5 Ways to Know Your Lease Is Legit
If you are thinking about leasing or half-leasing a horse, you NEED to read this. By Carla Lake.
Thinking of leasing or half-leasing a horse? Well, in case you weren’t aware, there’s a big pile of cray out in the horse world, especially when it comes to riding other people’s horses, and there are some key questions to ask yourself so you don’t end up stepping in it.
What Do You Want?
Maybe I’m just a little obsessive (okay, I know I am) but every time I ride, I have a goal—even if it’s something as simple as “don’t die,” or “stay inside the ring.” That lets me check at the end of the ride—did I survive? Great, success! Same thing goes with bigger decisions like leasing a horse—defining your goals will help you to narrow down your search, and will give you some benchmarks to look back on. Here are some starter questions to ask yourself:
- How many times a week do I have time to ride?
- Do I want an on-site or off-site lease?
- What kind of riding do I want to do?
- How much can I afford to pay each month?
- How long do I want to lease for?
- Do I eventually want to buy this horse?
What are Your Must-Haves, Your Nice-to-Haves and Dealbreakers?
OK, so you’ve got a basic idea of what you want and you’re ready to go try a horse. Exciting! So exciting, in fact, that it’s easy to overlook red flags. One DEFINITE no-no is if the person showing you the horse can’t or won’t ride it, or have someone else ride it, before you get on. Before you arrive at the farm, you should make it clear that you want the horse to be shown to you before you ride—even if the owner’s intentions are good, it never hurt anyone to err on the safe side.
But aside from basic safety, before you arrive, it’s a good idea to make a list of qualities you desire under saddle and ones you won’t tolerate. For example, I was looking for a horse I could learn dressage on and also do a little bit of jumping for fun—and the first horse I looked at had a very impressive resume in Grand Prix jumping and steeplechasing. But dressage? Not so much. He went around like a giraffe in a standing martingale and stuck his tongue out—like ALL the way out. It flapped while we cantered. I loved the place he was boarded at, and the price was right, but bottom line? It would have been an uphill battle for a dressage noob.
Having a set list of needs, wants, and no-nos can also help you to structure your test ride.
Whose Opinion Matters?
Ultimately, the answer is that you know what you want (and what you can pay for) better than anyone else. However, it’s also a good idea to ask a trainer or friend for opinions, since they may see issues or benefits that you didn’t. But don’t let anyone talk you into something you’re not sure about—at the end of the day, it’s your money and your time, not theirs!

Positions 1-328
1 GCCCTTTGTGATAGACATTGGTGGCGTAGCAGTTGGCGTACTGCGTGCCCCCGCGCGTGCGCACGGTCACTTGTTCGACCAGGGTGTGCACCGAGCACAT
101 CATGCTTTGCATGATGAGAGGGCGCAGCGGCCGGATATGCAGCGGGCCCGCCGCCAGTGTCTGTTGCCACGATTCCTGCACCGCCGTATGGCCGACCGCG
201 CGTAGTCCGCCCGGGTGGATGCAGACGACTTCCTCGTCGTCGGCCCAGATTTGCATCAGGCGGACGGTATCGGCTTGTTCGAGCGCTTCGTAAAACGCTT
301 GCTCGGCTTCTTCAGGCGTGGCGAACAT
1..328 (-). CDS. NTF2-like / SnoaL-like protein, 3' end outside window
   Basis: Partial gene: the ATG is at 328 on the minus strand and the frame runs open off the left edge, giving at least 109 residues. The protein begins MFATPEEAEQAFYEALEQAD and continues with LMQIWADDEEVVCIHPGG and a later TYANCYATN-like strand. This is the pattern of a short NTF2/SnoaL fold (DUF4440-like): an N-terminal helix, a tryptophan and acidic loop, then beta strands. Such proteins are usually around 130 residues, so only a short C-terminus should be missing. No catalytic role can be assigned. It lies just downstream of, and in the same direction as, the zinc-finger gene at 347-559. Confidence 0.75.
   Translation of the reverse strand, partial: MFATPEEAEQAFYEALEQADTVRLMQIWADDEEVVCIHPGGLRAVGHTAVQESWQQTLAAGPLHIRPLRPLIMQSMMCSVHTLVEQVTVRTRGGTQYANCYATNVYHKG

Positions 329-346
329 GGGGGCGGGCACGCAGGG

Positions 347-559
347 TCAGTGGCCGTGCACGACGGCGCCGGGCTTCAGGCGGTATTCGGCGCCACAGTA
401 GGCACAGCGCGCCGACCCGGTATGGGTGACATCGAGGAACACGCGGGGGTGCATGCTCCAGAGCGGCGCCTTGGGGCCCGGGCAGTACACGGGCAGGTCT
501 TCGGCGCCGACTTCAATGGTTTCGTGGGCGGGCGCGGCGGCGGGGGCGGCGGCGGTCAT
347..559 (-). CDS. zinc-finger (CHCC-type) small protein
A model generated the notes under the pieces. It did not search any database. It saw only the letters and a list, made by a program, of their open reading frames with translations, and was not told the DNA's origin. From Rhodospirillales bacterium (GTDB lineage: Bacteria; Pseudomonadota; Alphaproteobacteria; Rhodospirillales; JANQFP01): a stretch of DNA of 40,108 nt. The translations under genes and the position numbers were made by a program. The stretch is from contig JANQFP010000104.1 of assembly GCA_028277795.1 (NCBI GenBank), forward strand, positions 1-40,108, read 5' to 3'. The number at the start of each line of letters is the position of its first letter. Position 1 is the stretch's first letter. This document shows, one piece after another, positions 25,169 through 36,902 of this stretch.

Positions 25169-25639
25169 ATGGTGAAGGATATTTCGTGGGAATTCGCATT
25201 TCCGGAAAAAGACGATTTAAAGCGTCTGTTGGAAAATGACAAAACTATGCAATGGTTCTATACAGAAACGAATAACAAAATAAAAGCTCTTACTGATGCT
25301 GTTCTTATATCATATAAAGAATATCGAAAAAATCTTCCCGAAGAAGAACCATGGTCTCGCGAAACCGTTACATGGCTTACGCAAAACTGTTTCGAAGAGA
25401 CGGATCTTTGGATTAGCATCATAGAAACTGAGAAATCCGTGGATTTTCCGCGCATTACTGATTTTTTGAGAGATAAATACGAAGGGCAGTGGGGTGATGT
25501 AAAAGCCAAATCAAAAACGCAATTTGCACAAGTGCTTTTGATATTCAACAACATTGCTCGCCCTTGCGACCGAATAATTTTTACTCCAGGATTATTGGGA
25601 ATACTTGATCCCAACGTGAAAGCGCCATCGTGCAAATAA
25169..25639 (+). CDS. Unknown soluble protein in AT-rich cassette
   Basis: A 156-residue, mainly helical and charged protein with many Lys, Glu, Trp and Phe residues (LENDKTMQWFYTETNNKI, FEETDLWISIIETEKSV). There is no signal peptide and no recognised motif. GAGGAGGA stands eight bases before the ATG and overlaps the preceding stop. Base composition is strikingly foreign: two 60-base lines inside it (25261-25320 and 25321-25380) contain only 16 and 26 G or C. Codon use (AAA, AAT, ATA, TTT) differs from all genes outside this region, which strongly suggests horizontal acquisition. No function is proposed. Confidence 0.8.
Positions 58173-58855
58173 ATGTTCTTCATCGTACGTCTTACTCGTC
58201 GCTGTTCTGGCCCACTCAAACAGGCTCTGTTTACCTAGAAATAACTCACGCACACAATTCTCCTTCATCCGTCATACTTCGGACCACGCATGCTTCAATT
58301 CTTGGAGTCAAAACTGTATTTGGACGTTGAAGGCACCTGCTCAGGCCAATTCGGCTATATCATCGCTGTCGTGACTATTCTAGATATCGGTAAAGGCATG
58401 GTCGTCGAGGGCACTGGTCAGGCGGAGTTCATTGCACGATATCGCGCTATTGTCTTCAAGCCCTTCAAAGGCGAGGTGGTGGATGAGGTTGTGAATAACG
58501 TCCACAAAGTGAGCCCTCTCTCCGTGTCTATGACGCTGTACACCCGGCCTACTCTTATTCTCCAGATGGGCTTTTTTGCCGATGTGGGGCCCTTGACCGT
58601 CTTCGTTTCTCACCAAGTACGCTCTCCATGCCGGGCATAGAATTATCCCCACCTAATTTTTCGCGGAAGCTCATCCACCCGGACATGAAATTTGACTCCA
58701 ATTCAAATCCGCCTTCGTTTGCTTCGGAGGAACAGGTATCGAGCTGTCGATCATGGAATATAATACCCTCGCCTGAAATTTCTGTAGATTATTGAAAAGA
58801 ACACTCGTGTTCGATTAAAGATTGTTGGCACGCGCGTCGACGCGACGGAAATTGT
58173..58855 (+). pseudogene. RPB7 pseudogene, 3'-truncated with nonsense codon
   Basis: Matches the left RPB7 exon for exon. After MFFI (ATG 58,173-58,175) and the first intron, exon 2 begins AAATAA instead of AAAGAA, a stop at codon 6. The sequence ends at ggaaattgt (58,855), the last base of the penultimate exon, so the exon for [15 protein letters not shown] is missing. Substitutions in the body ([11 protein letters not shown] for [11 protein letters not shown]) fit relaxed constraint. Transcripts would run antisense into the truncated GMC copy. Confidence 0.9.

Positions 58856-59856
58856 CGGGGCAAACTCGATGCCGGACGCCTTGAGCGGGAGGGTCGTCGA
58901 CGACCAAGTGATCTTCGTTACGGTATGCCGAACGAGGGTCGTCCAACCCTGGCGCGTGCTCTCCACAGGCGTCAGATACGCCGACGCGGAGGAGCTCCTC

One good way to avoid being pressured into something is to get a non-horsey friend to come along and take video, which you can show to your friends and trainer for their opinion later, once you’ve had some time to think about it yourself.
Is He Everything You Dreamed He’d Be?
Scrolling through endless Dreamhorse ads can be intoxicating—to the point where you’re tempted to look over a few minor things…maybe he’s just out of your price range…but you could swing it. Maybe he has a couple quirky habits…like rearing…but your trainer can fix that, right?
No horse is perfect, and most likely you’ll have to make some compromises. But this is where that list of must-haves, nice-to-haves, and no-nos comes in. If the horse you’re looking at is likely to cost you more in time, training and hospital bills than he’ll give you in enjoyment, keep looking.
Did You Triple-Check the Fine Print? I highly recommend drawing up a written lease agreement so both parties are clear on the terms—even between friends, as misunderstandings can lead to hurt feelings. Practical Horseman has a good template you can start from.
Not to be a pessimist, but one of the most important aspects is the “escape hatch”—you need to lay out how the lease will end if things go sour. There are a couple ways to accomplish this—you can renew the lease every three months, so you’re not stuck paying for a horse you don’t want indefinitely, or you can agree that either party can end the lease for any reason with 45 days notice.
Do you have anything else to add to this list? Share your leasing advice and/or horror stories in the comments below.
About the Author
Carla Lake is a financial media editor and a recent convert to dressage from hunterland. She leases an OTTB named Midnight who is an excellent teacher. You can follow their adventures at the Collegial Equestrian blog.
Leave a Comment